Do you use the same password for the majority of your accounts? Do you have a list written down at your desk of all your passwords? Passwords are intended to protect you, your data, and your different accounts, but many people don’t take the extra steps necessary to ensure protection. Even if you answered no to those questions, there is always room to improve your password security. Here are a couple tips on how to improve your security and stay safe online!

Tips to Creating Secure Passwords

Make sure you have a different password for every account and don’t list your passwords in plain sight.

Be careful about storing your passwords in your browsers. Although this is helpful, it can also be dangerous if your computer is stolen or hacked. If that ever happens, make sure you immediately change all of your passwords and “log out of every device” when resetting them.

Change your passwords and pins regularly, at least every 6 months.

Make complex passwords. Your passwords should be at least 8 characters long (the longer the better) and have a combination of symbols and upper and lower case letters. It is also better if you don’t use regularly spelled or personal words.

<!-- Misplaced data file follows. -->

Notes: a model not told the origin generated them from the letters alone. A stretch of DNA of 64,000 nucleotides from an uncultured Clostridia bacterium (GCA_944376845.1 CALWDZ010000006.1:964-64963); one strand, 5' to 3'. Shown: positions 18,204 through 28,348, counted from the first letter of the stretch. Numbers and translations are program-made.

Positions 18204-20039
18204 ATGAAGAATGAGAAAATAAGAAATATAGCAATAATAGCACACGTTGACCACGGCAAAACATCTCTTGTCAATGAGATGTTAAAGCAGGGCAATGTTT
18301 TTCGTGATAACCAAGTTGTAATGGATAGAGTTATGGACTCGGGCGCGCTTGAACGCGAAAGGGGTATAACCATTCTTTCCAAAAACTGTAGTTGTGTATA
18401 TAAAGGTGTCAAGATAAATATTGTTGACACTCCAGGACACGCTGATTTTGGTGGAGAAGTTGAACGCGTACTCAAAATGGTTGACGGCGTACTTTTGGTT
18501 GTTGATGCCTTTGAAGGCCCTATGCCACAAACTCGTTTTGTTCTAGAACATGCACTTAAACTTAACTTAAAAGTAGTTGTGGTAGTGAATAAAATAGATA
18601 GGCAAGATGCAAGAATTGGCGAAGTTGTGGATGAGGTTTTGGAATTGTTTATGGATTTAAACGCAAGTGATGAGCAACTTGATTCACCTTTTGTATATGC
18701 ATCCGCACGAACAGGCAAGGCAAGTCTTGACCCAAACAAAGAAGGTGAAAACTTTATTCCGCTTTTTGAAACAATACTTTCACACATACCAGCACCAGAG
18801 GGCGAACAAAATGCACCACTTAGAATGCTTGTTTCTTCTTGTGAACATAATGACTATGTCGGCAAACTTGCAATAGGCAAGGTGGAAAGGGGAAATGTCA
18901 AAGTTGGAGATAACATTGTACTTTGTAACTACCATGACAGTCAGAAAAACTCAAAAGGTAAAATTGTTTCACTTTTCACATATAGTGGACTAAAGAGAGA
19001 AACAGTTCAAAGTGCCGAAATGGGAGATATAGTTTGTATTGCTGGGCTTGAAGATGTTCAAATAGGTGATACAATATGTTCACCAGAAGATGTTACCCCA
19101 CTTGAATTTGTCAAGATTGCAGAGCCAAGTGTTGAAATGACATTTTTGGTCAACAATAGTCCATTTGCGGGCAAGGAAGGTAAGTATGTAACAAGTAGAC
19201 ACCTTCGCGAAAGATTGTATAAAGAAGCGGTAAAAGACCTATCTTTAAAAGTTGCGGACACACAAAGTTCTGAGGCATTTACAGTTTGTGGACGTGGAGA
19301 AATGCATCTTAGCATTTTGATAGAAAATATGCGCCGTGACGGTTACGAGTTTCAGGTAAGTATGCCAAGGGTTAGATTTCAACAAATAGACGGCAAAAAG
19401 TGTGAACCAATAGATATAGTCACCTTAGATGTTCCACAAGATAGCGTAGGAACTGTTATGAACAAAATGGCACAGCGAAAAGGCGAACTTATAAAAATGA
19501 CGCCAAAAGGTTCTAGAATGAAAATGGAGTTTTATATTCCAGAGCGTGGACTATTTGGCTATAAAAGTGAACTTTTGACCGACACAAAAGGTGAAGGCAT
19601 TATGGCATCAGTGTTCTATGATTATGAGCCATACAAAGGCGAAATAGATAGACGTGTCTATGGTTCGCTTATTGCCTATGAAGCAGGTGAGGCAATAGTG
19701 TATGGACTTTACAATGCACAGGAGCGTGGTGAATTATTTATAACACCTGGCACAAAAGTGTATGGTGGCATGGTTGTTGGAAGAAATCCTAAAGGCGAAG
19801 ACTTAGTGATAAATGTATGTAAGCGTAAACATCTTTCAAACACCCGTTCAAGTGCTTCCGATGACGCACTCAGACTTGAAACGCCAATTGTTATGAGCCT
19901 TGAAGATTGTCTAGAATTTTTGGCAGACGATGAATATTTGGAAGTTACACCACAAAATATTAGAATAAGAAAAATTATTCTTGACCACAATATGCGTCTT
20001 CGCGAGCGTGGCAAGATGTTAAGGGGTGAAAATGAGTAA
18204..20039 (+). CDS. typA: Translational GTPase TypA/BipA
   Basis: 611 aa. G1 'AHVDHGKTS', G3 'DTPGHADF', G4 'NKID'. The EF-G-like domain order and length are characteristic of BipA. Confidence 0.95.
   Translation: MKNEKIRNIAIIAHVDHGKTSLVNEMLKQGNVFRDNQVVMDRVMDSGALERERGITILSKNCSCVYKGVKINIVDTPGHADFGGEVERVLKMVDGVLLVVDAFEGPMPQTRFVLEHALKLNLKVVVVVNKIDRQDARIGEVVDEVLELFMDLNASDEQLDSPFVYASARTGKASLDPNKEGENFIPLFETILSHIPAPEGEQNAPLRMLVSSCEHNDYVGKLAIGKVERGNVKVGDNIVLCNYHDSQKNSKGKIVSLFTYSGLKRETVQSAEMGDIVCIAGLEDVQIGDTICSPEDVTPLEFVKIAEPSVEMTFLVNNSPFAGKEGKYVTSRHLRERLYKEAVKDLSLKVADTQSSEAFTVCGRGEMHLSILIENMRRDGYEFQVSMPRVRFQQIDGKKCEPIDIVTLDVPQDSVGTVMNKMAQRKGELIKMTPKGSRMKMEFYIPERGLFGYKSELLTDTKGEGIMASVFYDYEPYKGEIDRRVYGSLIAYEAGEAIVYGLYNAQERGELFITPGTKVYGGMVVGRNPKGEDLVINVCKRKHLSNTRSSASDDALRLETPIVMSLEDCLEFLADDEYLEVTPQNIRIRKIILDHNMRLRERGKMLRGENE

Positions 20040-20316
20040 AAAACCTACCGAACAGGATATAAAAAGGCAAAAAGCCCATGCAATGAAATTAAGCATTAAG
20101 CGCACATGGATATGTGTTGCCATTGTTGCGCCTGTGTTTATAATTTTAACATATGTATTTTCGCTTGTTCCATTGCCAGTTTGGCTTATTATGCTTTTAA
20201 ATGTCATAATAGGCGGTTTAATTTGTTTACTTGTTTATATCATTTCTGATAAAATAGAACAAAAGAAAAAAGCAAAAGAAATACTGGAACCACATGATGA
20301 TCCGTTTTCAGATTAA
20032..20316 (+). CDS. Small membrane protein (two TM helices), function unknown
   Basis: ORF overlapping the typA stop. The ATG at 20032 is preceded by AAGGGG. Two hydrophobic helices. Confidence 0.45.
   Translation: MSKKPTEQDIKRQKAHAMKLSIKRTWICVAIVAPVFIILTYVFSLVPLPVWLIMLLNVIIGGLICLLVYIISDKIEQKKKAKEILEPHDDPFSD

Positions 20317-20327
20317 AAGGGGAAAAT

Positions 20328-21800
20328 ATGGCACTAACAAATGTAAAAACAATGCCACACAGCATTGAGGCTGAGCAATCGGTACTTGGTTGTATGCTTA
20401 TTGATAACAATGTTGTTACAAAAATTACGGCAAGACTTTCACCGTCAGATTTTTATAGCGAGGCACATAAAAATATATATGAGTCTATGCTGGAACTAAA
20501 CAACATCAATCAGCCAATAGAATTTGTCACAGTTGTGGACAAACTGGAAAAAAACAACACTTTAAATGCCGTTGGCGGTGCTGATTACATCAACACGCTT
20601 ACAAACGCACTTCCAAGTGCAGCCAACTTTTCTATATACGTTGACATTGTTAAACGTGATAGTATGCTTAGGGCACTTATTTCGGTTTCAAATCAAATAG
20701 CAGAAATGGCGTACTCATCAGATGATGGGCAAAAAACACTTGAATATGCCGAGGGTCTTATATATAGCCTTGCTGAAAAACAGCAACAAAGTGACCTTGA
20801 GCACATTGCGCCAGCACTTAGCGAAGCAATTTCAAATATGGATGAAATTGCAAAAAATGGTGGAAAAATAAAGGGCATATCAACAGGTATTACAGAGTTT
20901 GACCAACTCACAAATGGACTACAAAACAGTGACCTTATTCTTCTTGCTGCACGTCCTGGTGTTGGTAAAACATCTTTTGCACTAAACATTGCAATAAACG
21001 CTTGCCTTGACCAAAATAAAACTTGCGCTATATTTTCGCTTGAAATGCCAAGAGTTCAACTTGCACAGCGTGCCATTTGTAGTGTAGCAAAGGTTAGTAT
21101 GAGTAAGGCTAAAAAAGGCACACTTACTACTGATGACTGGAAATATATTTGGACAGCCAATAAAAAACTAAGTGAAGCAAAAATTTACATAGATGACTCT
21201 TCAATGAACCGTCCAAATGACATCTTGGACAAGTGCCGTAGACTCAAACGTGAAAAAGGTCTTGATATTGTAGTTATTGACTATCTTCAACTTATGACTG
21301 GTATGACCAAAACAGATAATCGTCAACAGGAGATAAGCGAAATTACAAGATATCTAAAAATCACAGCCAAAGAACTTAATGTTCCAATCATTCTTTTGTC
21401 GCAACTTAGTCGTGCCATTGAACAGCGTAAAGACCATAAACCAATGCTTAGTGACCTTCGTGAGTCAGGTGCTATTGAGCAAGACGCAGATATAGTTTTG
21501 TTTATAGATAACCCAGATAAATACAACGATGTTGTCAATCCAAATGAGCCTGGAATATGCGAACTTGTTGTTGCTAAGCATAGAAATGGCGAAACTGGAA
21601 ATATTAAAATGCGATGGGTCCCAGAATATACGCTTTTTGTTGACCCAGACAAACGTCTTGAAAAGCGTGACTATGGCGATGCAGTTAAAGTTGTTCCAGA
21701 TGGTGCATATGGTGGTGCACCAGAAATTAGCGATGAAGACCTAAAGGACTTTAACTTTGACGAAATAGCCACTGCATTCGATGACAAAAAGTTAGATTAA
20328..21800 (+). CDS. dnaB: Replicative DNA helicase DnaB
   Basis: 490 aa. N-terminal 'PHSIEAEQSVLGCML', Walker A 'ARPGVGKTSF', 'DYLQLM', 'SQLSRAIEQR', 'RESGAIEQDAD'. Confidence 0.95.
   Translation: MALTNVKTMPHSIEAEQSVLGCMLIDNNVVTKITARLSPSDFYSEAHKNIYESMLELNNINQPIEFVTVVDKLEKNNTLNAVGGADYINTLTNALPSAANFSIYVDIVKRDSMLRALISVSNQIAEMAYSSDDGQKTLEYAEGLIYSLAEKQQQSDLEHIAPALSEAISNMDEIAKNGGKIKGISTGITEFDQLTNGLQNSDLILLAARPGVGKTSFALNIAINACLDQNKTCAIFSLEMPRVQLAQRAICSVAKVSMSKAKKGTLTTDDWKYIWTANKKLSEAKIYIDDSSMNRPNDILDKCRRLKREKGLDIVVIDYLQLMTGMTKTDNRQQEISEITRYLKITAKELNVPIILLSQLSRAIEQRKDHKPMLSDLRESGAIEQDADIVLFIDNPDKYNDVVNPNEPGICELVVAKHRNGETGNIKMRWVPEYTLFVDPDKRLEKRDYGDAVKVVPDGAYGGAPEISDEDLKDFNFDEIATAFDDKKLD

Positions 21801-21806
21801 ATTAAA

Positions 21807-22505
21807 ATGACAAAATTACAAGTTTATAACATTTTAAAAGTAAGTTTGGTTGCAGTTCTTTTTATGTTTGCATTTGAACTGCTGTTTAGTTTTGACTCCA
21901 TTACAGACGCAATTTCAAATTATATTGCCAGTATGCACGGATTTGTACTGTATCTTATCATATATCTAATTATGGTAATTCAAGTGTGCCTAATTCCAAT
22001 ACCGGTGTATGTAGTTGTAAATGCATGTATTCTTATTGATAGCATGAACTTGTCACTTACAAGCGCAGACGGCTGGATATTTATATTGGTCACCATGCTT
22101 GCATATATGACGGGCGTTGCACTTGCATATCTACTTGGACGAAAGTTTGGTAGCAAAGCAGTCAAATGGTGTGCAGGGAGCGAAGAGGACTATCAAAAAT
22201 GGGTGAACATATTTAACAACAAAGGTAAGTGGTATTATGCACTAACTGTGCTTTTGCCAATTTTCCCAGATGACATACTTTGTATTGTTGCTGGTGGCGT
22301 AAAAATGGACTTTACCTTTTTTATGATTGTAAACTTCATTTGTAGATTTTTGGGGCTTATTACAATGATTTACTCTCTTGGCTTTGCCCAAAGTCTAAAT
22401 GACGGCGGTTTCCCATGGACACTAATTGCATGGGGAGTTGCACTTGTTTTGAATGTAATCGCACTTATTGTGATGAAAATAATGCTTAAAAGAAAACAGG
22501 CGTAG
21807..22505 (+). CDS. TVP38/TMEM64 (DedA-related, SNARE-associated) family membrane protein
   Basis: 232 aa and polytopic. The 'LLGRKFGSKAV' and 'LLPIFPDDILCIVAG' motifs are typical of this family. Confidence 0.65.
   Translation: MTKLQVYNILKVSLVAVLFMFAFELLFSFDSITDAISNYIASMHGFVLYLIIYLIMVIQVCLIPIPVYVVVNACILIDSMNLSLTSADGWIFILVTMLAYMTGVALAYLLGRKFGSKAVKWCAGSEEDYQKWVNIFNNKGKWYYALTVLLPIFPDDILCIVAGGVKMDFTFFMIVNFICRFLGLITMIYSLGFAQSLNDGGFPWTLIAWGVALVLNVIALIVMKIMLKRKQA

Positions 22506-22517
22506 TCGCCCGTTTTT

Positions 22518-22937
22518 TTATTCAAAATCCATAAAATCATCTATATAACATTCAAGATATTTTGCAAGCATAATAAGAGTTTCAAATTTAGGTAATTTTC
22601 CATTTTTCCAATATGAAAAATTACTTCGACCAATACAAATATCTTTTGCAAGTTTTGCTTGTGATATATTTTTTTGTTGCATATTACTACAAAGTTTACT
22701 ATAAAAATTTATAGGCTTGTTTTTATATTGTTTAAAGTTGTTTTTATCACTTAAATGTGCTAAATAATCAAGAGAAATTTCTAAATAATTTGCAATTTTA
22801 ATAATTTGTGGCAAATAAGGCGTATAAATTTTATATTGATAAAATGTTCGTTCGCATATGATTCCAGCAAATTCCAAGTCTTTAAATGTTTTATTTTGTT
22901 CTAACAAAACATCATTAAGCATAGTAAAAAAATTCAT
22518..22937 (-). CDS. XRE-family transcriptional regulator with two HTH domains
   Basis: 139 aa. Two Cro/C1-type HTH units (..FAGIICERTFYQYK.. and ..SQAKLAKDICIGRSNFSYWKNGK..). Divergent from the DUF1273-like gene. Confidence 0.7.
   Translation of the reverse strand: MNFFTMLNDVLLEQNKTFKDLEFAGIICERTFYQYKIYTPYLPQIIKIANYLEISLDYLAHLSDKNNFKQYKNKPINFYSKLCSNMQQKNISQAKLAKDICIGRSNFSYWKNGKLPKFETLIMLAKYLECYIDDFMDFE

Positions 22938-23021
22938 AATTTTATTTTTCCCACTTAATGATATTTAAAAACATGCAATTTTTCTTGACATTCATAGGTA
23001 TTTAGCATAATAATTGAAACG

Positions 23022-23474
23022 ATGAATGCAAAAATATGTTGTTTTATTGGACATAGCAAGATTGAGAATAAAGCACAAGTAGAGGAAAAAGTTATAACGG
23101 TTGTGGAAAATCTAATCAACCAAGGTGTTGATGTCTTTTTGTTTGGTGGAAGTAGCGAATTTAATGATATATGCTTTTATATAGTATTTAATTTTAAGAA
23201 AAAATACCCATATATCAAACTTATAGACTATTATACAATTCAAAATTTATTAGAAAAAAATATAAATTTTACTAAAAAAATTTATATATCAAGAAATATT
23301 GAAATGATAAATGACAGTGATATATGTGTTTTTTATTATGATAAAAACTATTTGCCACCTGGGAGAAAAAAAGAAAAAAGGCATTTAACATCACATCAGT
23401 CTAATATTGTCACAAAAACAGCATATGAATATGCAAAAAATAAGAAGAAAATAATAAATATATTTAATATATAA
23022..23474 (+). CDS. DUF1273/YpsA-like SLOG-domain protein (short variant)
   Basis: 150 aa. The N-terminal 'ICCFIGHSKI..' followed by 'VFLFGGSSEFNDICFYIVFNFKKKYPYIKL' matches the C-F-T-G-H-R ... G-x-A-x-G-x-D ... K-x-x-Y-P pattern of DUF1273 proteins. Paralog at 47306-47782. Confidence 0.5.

Security questions: Although they seem like a good idea in theory, they can often lead to your demise because the answers can be found from a quick look on social media. In order to avoid that problem, the best thing to do is lie about the answers. Pair questions with a completely unrelated answer that only you know and can remember.

Some people rely on password managers. A password manager is a software application that can help you store and organize passwords and stores the passwords as encryptions. It also helps you log into websites automatically. Although this software is helpful, be forewarned about the risks involved. It is a software that stores all of your passwords, so if it is ever hacked, all of your passwords are accessible.

Turn on Two Factor Authentication (2FA) for all your accounts that allow it. This is our biggest recommendation. 2FA combines two out of three possible identity sources that allow you to login. It typically combines either something you know, such as a password or pin, with something you have, such as a card or your phone, or with something you are, such as a fingerprint. The most common type of 2FA is providing a password along with a code that is texted to your mobile device. Popular sites where you should enable 2FA are: Google/Gmail, Apple, Facebook, Twitter, Dropbox, PayPal, and Amazon.

Follow these tips and you will have better protected passwords and be on the way to a safer online presence. If you have any questions about password or online security, please contact us via email, info at, or phone, 888-353-1763.

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